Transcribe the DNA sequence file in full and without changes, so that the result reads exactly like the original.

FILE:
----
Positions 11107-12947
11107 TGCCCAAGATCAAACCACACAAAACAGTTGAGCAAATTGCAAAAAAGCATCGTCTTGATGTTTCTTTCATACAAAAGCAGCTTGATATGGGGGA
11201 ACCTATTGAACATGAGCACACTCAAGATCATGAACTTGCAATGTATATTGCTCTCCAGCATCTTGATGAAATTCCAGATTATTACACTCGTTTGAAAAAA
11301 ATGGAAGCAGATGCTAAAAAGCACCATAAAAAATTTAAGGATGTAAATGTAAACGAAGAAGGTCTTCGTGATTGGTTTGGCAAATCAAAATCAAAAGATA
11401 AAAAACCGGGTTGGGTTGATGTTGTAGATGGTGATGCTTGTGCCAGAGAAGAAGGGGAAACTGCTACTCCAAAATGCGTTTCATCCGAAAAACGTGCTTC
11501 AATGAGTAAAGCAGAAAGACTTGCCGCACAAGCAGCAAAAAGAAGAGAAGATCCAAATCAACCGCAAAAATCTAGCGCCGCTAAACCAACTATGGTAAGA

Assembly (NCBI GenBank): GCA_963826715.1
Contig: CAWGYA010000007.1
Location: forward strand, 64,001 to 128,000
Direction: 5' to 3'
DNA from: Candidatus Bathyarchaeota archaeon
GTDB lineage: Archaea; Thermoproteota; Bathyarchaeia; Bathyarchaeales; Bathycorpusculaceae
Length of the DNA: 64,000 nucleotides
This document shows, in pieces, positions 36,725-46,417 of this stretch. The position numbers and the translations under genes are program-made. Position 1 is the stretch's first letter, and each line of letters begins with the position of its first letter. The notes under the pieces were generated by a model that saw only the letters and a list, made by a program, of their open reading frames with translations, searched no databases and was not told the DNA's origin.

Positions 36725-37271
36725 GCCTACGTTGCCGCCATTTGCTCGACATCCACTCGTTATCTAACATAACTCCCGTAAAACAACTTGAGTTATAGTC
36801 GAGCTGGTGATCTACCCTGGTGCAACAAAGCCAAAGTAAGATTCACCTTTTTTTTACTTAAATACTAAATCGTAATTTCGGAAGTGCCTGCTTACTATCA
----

Positions 11107-12947
11107 TGCCCAAGATCAAACCACACAAAACAGTTGAGCAAATTGCAAAAAAGCATCGTCTTGATGTTTCTTTCATACAAAAGCAGCTTGATATGGGGGA
11201 ACCTATTGAACATGAGCACACTCAAGATCATGAACTTGCAATGTATATTGCTCTCCAGCATCTTGATGAAATTCCAGATTATTACACTCGTTTGAAAAAA
11301 ATGGAAGCAGATGCTAAAAAGCACCATAAAAAATTTAAGGATGTAAATGTAAACGAAGAAGGTCTTCGTGATTGGTTTGGCAAATCAAAATCAAAAGATA
11401 AAAAACCGGGTTGGGTTGATGTTGTAGATGGTGATGCTTGTGCCAGAGAAGAAGGGGAAACTGCTACTCCAAAATGCGTTTCATCCGAAAAACGTGCTTC
11501 AATGAGTAAAGCAGAAAGACTTGCCGCACAAGCAGCAAAAAGAAGAGAAGATCCAAATCAACCGCAAAAATCTAGCGCCGCTAAACCAACTATGGTAAGA

Assembly (NCBI GenBank): GCA_963826715.1
Contig: CAWGYA010000007.1
Location: forward strand, 64,001 to 128,000
Direction: 5' to 3'
DNA from: Candidatus Bathyarchaeota archaeon
GTDB lineage: Archaea; Thermoproteota; Bathyarchaeia; Bathyarchaeales; Bathycorpusculaceae
Length of the DNA: 64,000 nucleotides
This document shows, in pieces, positions 36,725-46,417 of this stretch. The position numbers and the translations under genes are program-made. Position 1 is the stretch's first letter, and each line of letters begins with the position of its first letter. The notes under the pieces were generated by a model that saw only the letters and a list, made by a program, of their open reading frames with translations, searched no databases and was not told the DNA's origin.

Positions 36725-37271
36725 GCCTACGTTGCCGCCATTTGCTCGACATCCACTCGTTATCTAACATAACTCCCGTAAAACAACTTGAGTTATAGTC
36801 GAGCTGGTGATCTACCCTGGTGCAACAAAGCCAAAGTAAGATTCACCTTTTTTTTACTTAAATACTAAATCGTAATTTCGGAAGTGCCTGCTTACTATCA